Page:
Exposing Digital Forgeries by Detecting a Contextual Violation Using Deep Neural Networks

  • Jong-Uk Hou
  • Han-Ul Jang
  • Jin-Seok Park
  • Heung-Kyu LeeEmail author
Conference paper
Part of the Lecture Notes in Computer Science book series (LNCS, volume 10763)


Previous digital image forensics focused on the low-level features that include traces of the image modifying history. In this paper, we present a framework to detect the manipulation of images through a contextual violation. First, we proposed a context learning convolutional neural networks (CL-CNN) that detects the contextual violation in the image. In combination with a well-known object detector such as R-CNN, the proposed method can evaluate the contextual scores according to the combination of objects in the image. Through experiments, we showed that our method effectively detects the contextual violation in the target image.

1 Introduction

In the age of high performance digital camera and the Internet, digital images have become one of the most popular information sources. Unlike text, images remain an effective and natural communication medium for humans, for their visual aspect makes it easy to understand the content. Traditionally, there has been confidence in the integrity of visual data, such that a picture in a newspaper is commonly accepted as a certification of the news. Unfortunately, digital images are easily manipulated, especially since the advent of high-quality image-editing tools such as Adobe Photoshop and Paintshop Pro. Therefore, digital-image forensics, a practice aimed at identifying forgeries in digital images, has become an important field of research.

To cope with image forgeries, a number of forensic schemes were proposed recently. Most of the previous digital image forensics focused on the low level features that include traces of the image modifying history. They are based on detecting local inconsistencies such as resampling artifacts [14], color filter array interpolation artifacts [2], JPEG compression [3], and so on. The pixel photo response non-uniformity (PRNU) is also widely used for detecting digital image forgeries [1, 6, 7]. There are also some methods for detecting identical regions caused by copy-move forgery [8, 16].

Most of the local inconsistency based methods are vulnerable to the general image processing such as JPEG and GIF compression, white balancing, and noise addition. On the other hand, high-level features such as lighting condition [10], shading and shadows [11] provide fairly robust clues for the forgery detection system against the general image processing. In this paper, we present a forensic scheme to detect the manipulation of images through contextual violation based on high-level objects in target image (See Fig. 1). Relationship information between objects in an image is used as a robust feature that is not affected by general image processing.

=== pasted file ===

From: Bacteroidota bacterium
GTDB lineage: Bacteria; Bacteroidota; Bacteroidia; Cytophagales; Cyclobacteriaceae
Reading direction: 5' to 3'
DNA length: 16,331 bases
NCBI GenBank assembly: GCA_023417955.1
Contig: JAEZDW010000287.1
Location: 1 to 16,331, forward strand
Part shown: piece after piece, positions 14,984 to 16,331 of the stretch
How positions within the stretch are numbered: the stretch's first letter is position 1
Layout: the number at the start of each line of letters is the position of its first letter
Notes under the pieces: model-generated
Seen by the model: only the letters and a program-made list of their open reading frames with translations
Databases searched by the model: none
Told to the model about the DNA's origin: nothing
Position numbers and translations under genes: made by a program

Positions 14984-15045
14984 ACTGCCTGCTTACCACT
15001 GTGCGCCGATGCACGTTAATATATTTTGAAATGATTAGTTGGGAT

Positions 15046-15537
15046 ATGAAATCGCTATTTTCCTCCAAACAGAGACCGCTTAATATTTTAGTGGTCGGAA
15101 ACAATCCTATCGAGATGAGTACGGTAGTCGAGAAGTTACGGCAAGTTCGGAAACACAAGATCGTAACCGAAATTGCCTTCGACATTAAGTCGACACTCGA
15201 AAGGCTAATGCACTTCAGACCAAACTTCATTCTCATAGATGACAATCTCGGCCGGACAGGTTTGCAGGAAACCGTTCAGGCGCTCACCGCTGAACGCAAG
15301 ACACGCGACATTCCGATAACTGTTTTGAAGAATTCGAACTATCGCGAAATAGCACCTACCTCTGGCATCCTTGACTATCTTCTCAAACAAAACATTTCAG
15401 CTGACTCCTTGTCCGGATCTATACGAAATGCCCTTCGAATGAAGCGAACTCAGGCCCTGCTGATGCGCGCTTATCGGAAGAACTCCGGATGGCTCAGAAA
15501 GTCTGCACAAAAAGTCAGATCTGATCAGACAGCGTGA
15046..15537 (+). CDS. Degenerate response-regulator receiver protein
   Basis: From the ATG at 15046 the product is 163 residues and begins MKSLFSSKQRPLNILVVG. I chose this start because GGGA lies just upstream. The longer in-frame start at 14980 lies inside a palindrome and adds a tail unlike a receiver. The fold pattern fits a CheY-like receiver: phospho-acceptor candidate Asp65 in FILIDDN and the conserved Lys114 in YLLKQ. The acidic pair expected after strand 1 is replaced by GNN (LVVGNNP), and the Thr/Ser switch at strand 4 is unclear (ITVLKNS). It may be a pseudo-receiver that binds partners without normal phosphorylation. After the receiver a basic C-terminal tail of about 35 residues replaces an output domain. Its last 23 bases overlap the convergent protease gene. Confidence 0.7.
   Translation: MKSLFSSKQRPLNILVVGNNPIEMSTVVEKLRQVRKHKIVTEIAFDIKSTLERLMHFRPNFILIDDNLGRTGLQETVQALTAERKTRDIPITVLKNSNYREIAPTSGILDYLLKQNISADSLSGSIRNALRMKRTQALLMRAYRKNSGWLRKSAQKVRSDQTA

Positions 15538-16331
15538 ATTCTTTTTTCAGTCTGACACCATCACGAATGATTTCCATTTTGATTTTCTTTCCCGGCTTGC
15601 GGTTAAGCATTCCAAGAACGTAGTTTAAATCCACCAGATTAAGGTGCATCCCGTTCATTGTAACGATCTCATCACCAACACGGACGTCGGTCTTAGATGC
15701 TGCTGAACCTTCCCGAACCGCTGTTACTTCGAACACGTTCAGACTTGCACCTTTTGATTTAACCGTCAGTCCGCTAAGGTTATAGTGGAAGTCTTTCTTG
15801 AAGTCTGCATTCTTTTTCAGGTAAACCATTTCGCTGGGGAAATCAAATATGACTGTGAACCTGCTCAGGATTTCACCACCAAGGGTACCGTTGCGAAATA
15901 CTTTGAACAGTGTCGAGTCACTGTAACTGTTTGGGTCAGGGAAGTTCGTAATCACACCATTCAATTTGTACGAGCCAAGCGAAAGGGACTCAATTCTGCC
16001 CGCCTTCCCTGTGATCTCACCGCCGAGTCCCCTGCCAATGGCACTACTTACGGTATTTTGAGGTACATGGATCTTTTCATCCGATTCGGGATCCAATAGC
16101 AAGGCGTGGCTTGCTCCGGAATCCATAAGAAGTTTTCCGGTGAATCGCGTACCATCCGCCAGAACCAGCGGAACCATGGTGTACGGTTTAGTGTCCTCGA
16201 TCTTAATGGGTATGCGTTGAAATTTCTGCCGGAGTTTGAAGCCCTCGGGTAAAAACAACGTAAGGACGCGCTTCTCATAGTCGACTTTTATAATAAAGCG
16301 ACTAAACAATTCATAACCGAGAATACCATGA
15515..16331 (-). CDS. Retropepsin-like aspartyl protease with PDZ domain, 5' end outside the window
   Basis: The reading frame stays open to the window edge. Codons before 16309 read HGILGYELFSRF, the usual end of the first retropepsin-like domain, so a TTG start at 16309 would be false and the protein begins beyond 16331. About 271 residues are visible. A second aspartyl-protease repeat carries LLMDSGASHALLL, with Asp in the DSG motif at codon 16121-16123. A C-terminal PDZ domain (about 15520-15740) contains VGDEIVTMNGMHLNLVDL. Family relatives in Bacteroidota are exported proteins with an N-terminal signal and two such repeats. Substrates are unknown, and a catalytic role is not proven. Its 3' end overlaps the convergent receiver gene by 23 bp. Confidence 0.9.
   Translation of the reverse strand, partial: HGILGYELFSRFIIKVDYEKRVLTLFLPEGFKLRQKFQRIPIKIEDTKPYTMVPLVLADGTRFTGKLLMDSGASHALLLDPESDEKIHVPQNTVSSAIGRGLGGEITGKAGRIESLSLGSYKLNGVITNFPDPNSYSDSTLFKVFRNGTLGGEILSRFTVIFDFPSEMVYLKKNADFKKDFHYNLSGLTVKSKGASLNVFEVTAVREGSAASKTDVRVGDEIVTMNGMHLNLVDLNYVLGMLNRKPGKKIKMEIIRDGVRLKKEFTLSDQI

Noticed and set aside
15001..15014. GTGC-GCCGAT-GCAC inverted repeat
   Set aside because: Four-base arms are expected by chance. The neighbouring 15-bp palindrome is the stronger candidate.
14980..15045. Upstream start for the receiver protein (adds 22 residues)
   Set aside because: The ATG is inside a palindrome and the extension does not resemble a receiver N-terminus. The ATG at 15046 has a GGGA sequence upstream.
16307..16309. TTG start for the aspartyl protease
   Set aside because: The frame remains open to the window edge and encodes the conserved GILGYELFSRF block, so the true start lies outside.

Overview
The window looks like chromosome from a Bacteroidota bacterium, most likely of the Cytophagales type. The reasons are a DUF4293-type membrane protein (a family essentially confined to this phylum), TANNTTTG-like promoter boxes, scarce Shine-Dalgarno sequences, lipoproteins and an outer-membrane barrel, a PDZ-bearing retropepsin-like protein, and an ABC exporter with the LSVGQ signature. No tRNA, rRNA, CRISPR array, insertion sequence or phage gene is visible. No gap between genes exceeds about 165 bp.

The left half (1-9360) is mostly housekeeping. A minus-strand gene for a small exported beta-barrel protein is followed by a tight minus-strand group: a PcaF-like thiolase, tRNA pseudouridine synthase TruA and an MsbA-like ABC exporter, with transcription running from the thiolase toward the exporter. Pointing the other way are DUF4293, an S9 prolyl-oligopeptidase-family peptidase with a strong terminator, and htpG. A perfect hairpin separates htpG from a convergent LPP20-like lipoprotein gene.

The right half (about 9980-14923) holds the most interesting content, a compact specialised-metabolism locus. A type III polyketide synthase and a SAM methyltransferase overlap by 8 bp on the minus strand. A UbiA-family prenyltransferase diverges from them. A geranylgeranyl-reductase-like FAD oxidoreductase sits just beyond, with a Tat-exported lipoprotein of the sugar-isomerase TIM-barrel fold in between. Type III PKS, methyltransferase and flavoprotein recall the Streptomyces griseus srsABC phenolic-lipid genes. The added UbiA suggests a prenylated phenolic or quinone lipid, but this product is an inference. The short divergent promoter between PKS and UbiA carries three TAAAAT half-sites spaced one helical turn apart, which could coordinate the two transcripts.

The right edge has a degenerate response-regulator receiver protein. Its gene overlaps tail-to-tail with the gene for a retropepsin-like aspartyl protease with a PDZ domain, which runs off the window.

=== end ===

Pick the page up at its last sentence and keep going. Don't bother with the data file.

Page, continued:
Fig. 1.

Examples of image forgery detection based on contextual violation. (left) The boat was manipulated on the road, and (right) the lamb was found in the office. The manipulated parts (areas in the red box) can be detected because these objects caused contextual violations. (Color figure online)

Our research proposes a model that can learn the context by learning the image label combination by spatial coordinate. First, we proposed a context learning convolutional neural networks (CL-CNN) that detects the contextual violation in the image. CL-CNN was trained using an annotated large image database (COCO 2014), and learned spatial context that was not provided by existing graph-based context models. In combination with a well-known object detector such as R-CNN, the proposed method can evaluate the contextual scores according to the combination of objects in the image. As a result, our method effectively detects the contextual violation in the target image.

2 Context-Learning CNN

In this research, we proposed Context-Learning convolutional neural networks (CL-CNN) to learn co-occurrence and spatial relationship between object categories. The proposed CL-CNN provides an explicit contextual model through deep learning with large image databases. CL-CNN is learned to return a high-value for the natural (or learned) combination of the object categories, while it returns low value for strange combinations or spatial contexts of the image labels.
Fig. 2.

Input data structure and encoding process

2.1 Input Data Structure

The process of generating input data is as follows. We used an annotated image database for object location and category information. Because size of the image is too large to be used, the size is reduced to \( N \times N \), where N < height and width of the input image, to record the position information of the object. The channel size of the input data structure is the total number of categories to distinguish each category. The label defined part is padded with 1 value and the remaining blank area is filled with 0 values.

In this research, we reduced the size of the image to \( 8 \times 8 \) and chose the category with 80. The final input data size is \( 8 \times 8 \times 80\) and the generation process is shown in Fig. 2.

2.2 CL-CNN Structure